Steve Burns proved he’s an optimistic man in a call with investors on May 24. John Murphy, from the Bank of America, asked the Lordstown Motors CEO how he felt facing a competitor such as the F-150 Lightning. To answer that, Burns said Ford’s electric pickup truck actually validated the Endurance. In his opinion, the fact that the Lightning is not a “wild-looking vehicle” shows Lordstown Motors is on the right path.

Burns said both vehicles had the “same bed, same cab, about the same range, about the same pricing” and that the Endurance was “on par with somebody like that at this point.” The Lordstown Motors CEO also said his company was “getting the market faster.” Endurance’s production is scheduled for September, while the F-150 Lightning’s deliveries should start by spring 2022.

Beta Building: Assembling the First Beta Lordstown Endurance

Going deeper into what Murphy wanted to know, it is clear he was concerned about how a startup could compete with the electric version of the best-selling vehicle in the world. To make things worse for the Lordstown Motors pickup truck, the F-150 Lightning is relatively affordable, starting at $39,974. And it will only cost that much because Ford expects high volumes to bring production costs down.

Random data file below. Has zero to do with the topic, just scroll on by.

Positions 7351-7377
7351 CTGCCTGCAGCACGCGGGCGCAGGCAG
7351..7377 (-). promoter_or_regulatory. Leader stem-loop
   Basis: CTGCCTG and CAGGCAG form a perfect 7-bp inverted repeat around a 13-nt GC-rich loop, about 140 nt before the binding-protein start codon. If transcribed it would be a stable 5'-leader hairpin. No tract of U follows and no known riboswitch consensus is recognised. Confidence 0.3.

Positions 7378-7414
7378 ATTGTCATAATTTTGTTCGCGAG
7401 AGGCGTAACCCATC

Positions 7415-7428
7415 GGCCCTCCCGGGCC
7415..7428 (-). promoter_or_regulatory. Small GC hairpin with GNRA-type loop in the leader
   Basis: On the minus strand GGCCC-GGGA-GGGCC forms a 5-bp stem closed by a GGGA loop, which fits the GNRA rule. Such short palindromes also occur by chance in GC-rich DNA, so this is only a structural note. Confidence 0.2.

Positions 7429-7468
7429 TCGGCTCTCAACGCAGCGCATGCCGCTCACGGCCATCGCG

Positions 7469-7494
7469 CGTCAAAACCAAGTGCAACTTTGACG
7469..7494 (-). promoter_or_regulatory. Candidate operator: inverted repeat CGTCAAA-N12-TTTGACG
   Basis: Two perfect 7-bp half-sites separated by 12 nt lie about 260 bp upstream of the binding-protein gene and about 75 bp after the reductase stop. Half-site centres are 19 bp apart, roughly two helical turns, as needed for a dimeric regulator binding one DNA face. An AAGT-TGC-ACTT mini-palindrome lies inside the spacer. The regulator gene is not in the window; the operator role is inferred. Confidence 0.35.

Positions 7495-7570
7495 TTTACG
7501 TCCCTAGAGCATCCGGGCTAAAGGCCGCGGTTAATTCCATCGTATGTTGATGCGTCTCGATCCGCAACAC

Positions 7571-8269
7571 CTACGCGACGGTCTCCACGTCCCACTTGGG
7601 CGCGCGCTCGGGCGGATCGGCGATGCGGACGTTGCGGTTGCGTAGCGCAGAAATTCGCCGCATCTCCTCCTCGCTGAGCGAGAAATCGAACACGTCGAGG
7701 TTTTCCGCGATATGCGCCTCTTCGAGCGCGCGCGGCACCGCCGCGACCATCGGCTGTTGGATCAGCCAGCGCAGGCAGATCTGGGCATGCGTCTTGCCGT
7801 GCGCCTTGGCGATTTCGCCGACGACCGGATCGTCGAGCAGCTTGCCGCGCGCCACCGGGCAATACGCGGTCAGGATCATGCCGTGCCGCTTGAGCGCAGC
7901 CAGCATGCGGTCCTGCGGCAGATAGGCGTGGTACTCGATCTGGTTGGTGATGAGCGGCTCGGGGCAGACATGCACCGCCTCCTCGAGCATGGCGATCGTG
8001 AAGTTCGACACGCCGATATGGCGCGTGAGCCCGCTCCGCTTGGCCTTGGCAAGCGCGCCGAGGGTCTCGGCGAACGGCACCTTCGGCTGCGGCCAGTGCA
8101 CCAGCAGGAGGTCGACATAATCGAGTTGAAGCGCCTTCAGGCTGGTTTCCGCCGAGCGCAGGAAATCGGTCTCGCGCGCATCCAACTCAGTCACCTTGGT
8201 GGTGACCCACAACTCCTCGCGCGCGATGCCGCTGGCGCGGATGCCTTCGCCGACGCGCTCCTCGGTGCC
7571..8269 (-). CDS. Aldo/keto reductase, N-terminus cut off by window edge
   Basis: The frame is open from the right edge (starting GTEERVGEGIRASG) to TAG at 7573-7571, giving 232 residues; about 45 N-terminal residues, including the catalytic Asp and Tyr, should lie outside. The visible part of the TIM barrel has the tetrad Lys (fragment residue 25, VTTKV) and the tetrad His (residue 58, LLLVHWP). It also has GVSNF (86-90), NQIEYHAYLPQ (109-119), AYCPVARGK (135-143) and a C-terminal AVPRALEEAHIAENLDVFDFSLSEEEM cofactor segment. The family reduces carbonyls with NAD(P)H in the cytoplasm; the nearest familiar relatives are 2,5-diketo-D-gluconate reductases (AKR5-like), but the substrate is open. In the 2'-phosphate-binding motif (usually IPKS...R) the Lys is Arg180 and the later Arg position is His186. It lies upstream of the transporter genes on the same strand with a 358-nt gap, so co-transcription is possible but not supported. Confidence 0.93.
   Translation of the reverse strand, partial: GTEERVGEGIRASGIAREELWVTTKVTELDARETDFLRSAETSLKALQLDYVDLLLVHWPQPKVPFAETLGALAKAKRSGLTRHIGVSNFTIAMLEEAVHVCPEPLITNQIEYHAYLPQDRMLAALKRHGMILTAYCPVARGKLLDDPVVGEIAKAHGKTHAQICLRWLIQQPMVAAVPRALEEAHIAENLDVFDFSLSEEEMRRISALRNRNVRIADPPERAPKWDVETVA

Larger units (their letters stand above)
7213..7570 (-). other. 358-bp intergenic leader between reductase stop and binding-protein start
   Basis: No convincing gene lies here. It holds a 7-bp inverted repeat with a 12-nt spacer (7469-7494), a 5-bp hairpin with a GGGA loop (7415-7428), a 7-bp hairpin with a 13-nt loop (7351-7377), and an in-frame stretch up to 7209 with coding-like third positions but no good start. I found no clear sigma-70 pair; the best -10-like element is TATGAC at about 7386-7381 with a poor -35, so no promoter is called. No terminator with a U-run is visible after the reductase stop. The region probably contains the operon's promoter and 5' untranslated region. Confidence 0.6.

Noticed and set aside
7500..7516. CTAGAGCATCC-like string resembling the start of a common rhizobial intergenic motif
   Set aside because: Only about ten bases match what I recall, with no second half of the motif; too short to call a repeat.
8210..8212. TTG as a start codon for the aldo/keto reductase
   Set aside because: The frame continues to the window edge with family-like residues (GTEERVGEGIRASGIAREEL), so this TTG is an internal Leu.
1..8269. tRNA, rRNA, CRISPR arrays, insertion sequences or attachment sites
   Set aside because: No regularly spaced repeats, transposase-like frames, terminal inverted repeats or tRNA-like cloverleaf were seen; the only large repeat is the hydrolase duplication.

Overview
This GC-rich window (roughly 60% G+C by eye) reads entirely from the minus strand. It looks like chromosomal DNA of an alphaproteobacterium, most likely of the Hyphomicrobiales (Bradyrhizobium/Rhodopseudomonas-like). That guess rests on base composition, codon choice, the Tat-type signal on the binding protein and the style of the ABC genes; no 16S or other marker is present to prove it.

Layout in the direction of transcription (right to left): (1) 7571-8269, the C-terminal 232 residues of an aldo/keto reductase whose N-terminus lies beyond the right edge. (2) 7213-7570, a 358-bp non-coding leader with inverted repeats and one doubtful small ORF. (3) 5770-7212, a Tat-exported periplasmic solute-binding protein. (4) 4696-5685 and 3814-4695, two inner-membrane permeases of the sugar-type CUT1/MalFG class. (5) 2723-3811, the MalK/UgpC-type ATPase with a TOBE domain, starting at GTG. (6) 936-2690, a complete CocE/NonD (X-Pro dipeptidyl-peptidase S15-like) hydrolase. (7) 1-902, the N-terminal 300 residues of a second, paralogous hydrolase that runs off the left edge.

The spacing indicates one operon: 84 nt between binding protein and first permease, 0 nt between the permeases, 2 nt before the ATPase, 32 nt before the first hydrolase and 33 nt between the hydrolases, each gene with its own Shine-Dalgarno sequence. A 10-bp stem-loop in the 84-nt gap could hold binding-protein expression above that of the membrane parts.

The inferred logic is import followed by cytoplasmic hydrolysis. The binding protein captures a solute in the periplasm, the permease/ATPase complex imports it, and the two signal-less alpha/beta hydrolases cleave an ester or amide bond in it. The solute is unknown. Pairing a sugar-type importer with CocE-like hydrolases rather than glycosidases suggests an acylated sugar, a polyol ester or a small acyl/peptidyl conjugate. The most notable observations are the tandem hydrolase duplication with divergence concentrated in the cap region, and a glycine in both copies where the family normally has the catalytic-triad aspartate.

Either Burns didn’t understand what Murphy was asking or deliberately changed the focus of the question to put the Endurance under a more favorable light. The fact that the F-150 Lightning is a regular pickup truck just like the Endurance is what puts the new contender at even more risk. Being a “wild-looking vehicle” would be a competitive edge by setting the Endurance apart from the competition.

Lordstown Motors Endurance Beta

The main issue with Burn’s arguments is that the Endurance is not on par with the F-150 Lightning. Ford’s electric pickup truck already has 70,000 reservations, if not more. Lordstown Motors was accused by Hindenburg Research of artificially inflating its reservation numbers for the Endurance.

Ford announced it would invest more than $30 billion in electrification. Lordstown Motors will only meet its production goals “when we receive the capital,” in Burns’s words. Finally, the F-150 Lightning is also more conventional by not having wheel hub motors like the Endurance.

Lordstown Motors’s product may eventually prove to be terrific, but the question is precisely if it will have that chance. Ford already has a reputation and a dealer in each corner. Lordstown Motors still has to build a reputation, a sales network, and an electric pickup truck it can sell.

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